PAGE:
Empowering Women for Stronger Political Parties

Empowering Women for Stronger Political Parties

October 25, 2012

This publication identifies targeted interventions for promoting the stronger presence and influence of women in political parties as well as advancing gender equality issues in party policies and platforms. The lessons learned and common strategies in this Guide are drawn mainly, but not exclusively, from 20 case studies that were commissioned by UNDP and conducted by NDI during 2009-2010. The entry points identified are designed to provide ideas for action for political parties, development assistance providers, party foundations, and CSOs in their work to support parties. This full length version, including 20 case studies, is available in English.  The "Good Practices Guide" (abridged version) is available in English, French, Russian and Arabic.

Key suggestions to political parties for including more women in the political process:

  • Adopting a statement on gender equality in the party’s founding documents;
  • Internal quotas for women’s participation and candidature;
  • Setting targets for female participation in party conventions. Can include separate forums for women;
  • Establishing women’s wings and sections within parties;
  • Ensuring that gender is included in all of the party’s policies;
  • Ensuring women are allocated safe seats;
  • Working with civil society organizations to oversee the implementation of quotas;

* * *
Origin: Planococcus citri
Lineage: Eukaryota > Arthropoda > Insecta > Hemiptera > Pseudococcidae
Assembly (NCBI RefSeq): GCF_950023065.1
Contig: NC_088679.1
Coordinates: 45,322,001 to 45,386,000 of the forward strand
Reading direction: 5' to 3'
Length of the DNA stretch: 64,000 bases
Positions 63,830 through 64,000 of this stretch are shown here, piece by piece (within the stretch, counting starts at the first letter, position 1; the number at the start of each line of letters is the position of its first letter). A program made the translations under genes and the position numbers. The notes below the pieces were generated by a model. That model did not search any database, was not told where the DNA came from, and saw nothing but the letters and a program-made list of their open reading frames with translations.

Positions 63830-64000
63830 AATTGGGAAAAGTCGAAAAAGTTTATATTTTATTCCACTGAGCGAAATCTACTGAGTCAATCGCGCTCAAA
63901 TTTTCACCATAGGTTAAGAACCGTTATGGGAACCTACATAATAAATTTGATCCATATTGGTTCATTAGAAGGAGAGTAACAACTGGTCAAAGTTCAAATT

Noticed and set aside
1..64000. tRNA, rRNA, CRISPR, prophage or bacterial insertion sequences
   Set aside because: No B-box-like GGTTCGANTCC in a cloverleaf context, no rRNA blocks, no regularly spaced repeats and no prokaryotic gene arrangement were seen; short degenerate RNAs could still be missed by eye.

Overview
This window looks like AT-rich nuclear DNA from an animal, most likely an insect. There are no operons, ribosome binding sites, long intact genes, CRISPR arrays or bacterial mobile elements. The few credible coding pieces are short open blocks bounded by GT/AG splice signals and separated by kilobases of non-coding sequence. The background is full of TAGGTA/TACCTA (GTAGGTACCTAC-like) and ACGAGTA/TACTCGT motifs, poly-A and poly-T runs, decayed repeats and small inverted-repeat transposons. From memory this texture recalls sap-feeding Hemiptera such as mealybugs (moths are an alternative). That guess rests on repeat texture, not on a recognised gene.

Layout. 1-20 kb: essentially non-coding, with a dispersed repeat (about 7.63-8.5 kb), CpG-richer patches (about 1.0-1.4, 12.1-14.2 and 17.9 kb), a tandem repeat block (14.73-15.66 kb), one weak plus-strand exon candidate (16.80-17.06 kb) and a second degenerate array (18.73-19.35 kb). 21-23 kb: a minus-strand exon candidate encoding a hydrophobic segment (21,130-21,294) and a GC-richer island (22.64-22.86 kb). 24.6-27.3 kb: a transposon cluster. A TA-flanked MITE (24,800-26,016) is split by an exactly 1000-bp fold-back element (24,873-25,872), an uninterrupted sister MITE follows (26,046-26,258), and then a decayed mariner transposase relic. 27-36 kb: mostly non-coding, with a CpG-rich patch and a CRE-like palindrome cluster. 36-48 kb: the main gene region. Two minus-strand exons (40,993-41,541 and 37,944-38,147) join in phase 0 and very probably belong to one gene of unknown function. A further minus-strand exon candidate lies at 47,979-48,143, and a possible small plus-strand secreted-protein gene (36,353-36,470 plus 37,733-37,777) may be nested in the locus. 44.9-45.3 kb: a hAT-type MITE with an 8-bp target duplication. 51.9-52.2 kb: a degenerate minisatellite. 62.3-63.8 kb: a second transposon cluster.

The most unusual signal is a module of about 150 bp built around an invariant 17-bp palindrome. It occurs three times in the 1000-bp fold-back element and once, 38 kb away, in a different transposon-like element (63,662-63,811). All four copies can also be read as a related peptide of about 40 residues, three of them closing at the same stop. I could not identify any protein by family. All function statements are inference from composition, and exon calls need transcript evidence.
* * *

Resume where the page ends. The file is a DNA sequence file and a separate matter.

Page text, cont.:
• Expanding and training the pool of women candidates;
  • Sharing experiences with other parties across countries and regions;
  • Providing training to women candidates in such skills as fundraising, message development, media relations and communicating with voters;
  • Training and promoting women in campaign leadership positions (e.g. in campaign management);
  • Ensuring women’s visibility in the campaign by providing additional media exposure;
  • Identifying and disseminating party positions that are priorities for women, which could also attract more women’s votes for their party;
  • Monitoring elections, including by recruiting women as party agents to be present at polling stations, particularly if those polling stations are allocated for women only; and
  • Providing information to voters that include specific messages highlighting the importance of women’s votes and women’s right to vote as equal members of society.

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